The highest court in Washington state has agreed to hear the appeal of florist Barronelle Stutzman found guilty of violating state laws and the constitutional rights of a gay couple when she refused to arrange flowers for their wedding, citing religious beliefs.
The Washington Supreme Court will hear the appeal of Stutzman, a 70-year-old Southern Baptist grandmother who owns Arlene’s Flowers in Richmond, possibly as early as its spring 2016 session beginning in May, according to the court’s official website.
The Alliance Defending Freedom (ADF) continues as Stutzman’s counsel in her three-year-long battle to live out her Christian faith that affirms marriage as a lifelong commitment between one man and one woman.
“We hope the Washington Supreme Court will affirm the broad protections that both the U.S. Constitution and the Washington Constitution afford to freedom of speech and conscience,” ADF Senior Counsel Kristen Waggoner said when the state’s highest court accepted the appeal. “Barronelle and many others like her around the country have been willing to serve any and all customers, but they are understandably not willing to promote any and all messages. Join us in prayer for Barronelle and her legal team as she continues to take a courageous stand for her right to freely live out her faith.”
Stutzman is among many small-business owners who have faced legal repercussions for upholding their Christian beliefs in business.
“The trial court’s and [the state’s and the ACLU’s] view – that there can never be a free speech exception to public accommodation laws – endangers everyone,” Waggoner said. “If correct, then the consciences of all citizens are fair game for the government.
“No longer could a gay print shop owner decline to print shirts adorned with messages promoting marriage between one man and one woman for a religious rally. Nor could an atheist painter decline to paint a mural celebrating the resurrection of Christ for a church. Indeed, no speaker could exercise esthetic or moral judgments about what projects to take on where a customer claims the decision infringes on his or her rights under the WLAD [Washington Law Against Discrimination].”
Stutzman is appealing a lower court’s Feb. 18, 2015 ruling that she violated the U.S. and state civil rights of Robert Ingersoll and Curt Freed when she refused two years earlier to design floral arrangements for their wedding. She offered instead to provide floral stems and referred them to other florists to arrange the flowers. The court held her personally liable for the plaintiffs’ attorney fees and damages, putting her in danger of losing her business and personal holdings. Both the state of Washington and the couple sued Stutzman in the case stemming from the March 2013 incident.
Supporters donated nearly $175,000 to Stutzman over a two-month period in 2015 before GoFundMe.org pulled her page from the site, but with the case ongoing, it is unknown the total monetary penalty Stutzman will face.
Throughout the ordeal, Stutzman has presented Ingersoll as a dear friend whom she knew was a homosexual, and whose floral needs she had served more than nine years.
“My husband and I talked it over and … as much as I love Rob, I just couldn’t, couldn’t be a part of that. If I did Rob’s wedding, it would be from my heart, ‘cause I think he’s a really special person, and I would want to make it really special for him,” Stutzman said in an ADF video relating her experience. “It’s not something that I flippantly said, ‘Oh, I’m not going to do Rob’s wedding ‘cause he’s gay.’ When I talked to Rob I did not think this would be a major issue. I was very surprised at that.”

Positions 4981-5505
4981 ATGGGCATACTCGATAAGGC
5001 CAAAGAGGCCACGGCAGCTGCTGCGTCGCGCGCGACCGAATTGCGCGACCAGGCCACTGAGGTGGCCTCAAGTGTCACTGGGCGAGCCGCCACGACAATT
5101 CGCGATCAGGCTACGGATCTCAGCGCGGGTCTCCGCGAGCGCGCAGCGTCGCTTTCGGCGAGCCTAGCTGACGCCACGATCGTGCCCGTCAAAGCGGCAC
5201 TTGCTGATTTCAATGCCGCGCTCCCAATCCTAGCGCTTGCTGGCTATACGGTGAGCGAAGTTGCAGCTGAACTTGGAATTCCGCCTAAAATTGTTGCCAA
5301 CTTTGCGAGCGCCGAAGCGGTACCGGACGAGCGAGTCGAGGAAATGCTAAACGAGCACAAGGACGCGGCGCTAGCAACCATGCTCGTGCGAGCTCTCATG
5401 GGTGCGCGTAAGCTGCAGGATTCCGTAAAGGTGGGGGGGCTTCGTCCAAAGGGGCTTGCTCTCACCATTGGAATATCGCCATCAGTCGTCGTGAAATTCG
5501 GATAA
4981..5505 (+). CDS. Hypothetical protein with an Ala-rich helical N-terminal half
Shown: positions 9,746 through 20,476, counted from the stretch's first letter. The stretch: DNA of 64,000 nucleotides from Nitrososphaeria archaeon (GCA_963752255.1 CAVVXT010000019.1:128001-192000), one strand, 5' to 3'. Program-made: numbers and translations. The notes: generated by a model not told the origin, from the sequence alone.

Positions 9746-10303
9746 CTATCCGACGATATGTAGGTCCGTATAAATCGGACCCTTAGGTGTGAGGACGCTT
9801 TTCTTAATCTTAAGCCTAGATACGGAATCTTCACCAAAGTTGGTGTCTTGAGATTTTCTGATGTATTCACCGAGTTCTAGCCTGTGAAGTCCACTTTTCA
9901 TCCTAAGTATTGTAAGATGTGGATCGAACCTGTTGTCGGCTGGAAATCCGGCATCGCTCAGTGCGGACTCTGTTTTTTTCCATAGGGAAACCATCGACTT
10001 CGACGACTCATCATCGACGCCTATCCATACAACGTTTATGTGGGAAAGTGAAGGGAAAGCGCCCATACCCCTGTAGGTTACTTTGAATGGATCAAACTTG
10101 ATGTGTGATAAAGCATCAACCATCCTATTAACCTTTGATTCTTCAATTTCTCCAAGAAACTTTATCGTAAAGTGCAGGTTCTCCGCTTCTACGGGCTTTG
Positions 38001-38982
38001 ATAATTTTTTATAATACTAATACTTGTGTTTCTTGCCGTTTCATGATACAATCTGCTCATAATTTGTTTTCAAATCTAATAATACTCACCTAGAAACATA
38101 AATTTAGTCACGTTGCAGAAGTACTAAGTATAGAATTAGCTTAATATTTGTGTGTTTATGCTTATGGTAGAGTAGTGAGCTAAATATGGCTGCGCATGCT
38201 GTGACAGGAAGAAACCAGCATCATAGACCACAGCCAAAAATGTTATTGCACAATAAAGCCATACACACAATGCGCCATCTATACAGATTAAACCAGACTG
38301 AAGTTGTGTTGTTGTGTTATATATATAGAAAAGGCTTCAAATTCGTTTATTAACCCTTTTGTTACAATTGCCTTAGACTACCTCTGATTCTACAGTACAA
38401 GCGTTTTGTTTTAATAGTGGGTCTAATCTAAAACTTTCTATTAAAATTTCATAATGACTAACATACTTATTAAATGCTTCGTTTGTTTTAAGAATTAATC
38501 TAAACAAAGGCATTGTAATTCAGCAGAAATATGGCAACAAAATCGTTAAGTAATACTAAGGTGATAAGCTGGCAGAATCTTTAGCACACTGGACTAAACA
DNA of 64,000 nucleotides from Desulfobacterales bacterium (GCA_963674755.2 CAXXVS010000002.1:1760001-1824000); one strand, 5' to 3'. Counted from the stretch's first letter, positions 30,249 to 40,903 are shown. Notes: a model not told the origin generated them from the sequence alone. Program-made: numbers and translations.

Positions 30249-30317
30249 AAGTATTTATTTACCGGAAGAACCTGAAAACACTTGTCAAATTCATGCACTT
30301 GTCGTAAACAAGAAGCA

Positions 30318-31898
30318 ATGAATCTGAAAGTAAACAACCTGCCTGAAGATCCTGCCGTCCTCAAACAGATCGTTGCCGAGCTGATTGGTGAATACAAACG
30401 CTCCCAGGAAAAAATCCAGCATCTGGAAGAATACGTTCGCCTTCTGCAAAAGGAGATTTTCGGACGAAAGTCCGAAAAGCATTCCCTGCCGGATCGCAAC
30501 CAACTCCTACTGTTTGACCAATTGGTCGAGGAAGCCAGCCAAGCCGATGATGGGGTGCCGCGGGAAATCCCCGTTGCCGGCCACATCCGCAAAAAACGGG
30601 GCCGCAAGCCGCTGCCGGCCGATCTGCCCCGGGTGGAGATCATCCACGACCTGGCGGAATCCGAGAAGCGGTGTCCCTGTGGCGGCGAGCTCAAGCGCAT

Stutzman has continued to speak for religious freedom. The National Religious Broadcasters’ (NRB) International Christian Media Convention in Nashville, Tenn. in February is among her latest appearances. There, she urged Christians “to stand up now” for religious liberty, according to a March 1 Baptist Press report.
“It’s me today, but it will be you tomorrow,” Stutzman said at the NRB event. If believers do not defend their rights, “when our grandkids come and ask us why we don’t have a free America anymore, we [will] simply have to say we did nothing.”
Stutzman relies on God for strength to stand, she has said.
“I have to have faith that He’s going to protect me and give me the courage and the knowledge and the wisdom to stand firm on this, but also help me understand what obedience is and … what following Christ is,” she said nearly in tears on the ADF video. “You can’t sit on the fence. Like He says, you can’t be lukewarm. That’s what I was; I was lukewarm” before the case.
Stutzman’s attorneys have used in her defense Article 18 the 2000 Baptist Faith and Message and several Southern Baptist Convention resolutions, including the June 1988 SBC Resolution on Persecution of Christians, the June 2001 SBC Resolution on Covenant Marriage, the June 2003 SBC Resolution on Kingdom Families, the June 2011 SBC Resolution on Protecting the Defense of Marriage Act, the June 2012 SBC Resolution on “Same-Sex Marriage;” the June 2013 SBC Resolution on Violations of Religious Freedom and Assembly in the United States, and the June 2012 SBC Resolution on Protecting Religious Liberty.
Robert Ingersoll et al. v. Arlene’s Flowers, Inc., et al. is one of nine cases listed for a possible spring 2016 setting. The court allows gavel-to-gavel coverage of all its cases, televised year-round on TVW, Washington State’s Public Affairs Network, according to the court’s website.
(EDITOR’S NOTE – Diana Chandler is Baptist Press’ general assignment writer/editor.)